The unholy alliance of The Independent and the right-wing anti-modernisers
In a leading article The Independent argues that "Conservative messages have become increasingly contradictory".
The Independent thinks the party cannot modernise and also talk about more familiar Tory issues: "What made Mr Cameron initially seem radically different from his predecessors William Hague, Iain Duncan Smith and Michael Howard was his decision to stop talking about those old Tory obsessions of crime, Europe, immigration and tax cuts. Instead, he set reform of the public services at the heart of his agenda."
The idea that there is a contradiction between these things is a nonsense and it's a view that is shared by many anti-modernisers on the diehard Right (but far from every 'Rightie'*). These anti-modernisers blindly interpret every effort to talk about global poverty or gay equality as a sell-out.
I've long argued for 'a politics of and'. A politics that twins entirely compatible propositions. A Conservativism that is broader than in 1997 rather than fundamentally changed. The ConHome shields attempt to represent pictorially the breadth of our ambitions and potential coalition.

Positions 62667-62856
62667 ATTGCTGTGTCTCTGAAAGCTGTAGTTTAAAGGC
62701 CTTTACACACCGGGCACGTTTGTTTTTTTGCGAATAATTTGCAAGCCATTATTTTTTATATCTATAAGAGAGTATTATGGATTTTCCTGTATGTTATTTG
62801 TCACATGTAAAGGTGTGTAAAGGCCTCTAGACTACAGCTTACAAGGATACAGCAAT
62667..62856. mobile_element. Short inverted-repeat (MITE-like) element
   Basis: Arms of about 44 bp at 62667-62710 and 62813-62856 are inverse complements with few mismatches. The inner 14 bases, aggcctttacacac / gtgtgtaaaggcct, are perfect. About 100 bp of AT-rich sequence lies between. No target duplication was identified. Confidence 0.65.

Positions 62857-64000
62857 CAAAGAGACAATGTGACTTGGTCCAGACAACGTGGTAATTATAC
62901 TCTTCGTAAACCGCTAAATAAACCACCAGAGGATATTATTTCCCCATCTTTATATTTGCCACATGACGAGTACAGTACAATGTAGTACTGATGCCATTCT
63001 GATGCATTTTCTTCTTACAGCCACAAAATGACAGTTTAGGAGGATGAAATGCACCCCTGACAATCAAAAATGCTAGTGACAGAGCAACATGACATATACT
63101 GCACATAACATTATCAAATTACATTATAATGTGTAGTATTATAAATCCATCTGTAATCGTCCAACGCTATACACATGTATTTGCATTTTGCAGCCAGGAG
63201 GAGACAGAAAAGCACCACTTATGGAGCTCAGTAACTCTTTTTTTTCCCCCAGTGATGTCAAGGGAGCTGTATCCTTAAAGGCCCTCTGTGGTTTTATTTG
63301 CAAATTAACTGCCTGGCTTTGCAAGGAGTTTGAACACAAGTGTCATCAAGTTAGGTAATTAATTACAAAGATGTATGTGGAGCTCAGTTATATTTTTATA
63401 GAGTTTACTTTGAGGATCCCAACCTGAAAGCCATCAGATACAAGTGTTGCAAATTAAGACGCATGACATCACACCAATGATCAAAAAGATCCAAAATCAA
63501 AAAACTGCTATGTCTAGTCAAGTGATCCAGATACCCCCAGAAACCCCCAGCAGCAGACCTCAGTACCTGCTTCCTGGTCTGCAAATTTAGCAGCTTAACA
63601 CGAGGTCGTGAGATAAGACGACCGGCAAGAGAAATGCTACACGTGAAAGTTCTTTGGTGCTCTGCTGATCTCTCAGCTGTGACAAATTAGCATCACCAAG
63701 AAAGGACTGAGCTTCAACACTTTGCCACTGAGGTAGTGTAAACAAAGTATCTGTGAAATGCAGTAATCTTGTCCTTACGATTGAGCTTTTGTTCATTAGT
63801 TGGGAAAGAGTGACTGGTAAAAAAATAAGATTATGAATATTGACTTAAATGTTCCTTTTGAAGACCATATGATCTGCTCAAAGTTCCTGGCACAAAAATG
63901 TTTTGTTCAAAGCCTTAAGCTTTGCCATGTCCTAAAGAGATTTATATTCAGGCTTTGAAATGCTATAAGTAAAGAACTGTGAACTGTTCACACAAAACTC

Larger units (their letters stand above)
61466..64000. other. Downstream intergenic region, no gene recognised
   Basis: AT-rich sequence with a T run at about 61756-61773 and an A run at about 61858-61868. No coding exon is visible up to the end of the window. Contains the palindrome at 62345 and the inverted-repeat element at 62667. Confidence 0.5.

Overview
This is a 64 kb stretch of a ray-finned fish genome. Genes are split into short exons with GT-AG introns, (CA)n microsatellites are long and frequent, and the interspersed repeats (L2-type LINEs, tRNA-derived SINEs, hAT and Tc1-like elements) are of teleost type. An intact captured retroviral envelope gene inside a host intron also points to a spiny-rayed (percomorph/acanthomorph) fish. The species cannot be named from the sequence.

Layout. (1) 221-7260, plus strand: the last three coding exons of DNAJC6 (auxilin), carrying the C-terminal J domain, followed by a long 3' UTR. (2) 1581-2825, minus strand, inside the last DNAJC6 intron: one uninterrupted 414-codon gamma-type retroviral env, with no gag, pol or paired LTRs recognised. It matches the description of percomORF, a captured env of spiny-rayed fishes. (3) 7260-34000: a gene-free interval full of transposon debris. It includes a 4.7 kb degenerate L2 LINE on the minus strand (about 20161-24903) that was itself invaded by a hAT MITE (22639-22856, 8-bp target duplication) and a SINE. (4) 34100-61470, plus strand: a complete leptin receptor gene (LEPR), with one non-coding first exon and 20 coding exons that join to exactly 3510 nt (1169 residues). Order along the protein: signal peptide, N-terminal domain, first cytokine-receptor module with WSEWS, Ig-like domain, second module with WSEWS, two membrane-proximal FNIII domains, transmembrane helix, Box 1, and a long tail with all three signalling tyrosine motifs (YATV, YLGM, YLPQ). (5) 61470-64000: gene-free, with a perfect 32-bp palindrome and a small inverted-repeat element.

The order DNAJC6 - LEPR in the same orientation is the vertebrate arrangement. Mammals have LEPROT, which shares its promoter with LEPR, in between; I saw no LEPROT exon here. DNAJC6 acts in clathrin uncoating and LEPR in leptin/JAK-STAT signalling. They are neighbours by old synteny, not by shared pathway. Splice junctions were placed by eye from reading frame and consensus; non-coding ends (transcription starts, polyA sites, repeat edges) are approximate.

Here are a few examples:
- It's politically harder for example to adopt a very tough approach on immigration if voters think you don't care about the poor overseas.
- It's harder to back marriage and all the benefits it brings children if some think Tories are homophobic.
- It's harder to trim the size of the state if voters think politicians are still feathering their nests.
Ensuring that we get this balance right and are very serious about the broader conservatism is essential to the future of the Conservative Party. Talking only about crime, tax, Europe and immigration won't be enough to realign British politics. Fusing a concern for the poor, the environment and civil liberties with the issues more associated with the Conservative Party gives us the opportunity to become the natural party of government again.
At the heart of 'the politics of and' is one simple and very British idea: Fairness. Fairness to those who create the wealth and fairness to those who need help. If David Cameron is still looking for a title for the draft manifesto he's launching on 4th January I would suggest fairness as a uniting theme.
* Some seen as on the Right have done more to 'modernise' the party than those on the Left. Think, for example, of what IDS has achieved on social justice and David Davis on civil libertarianism.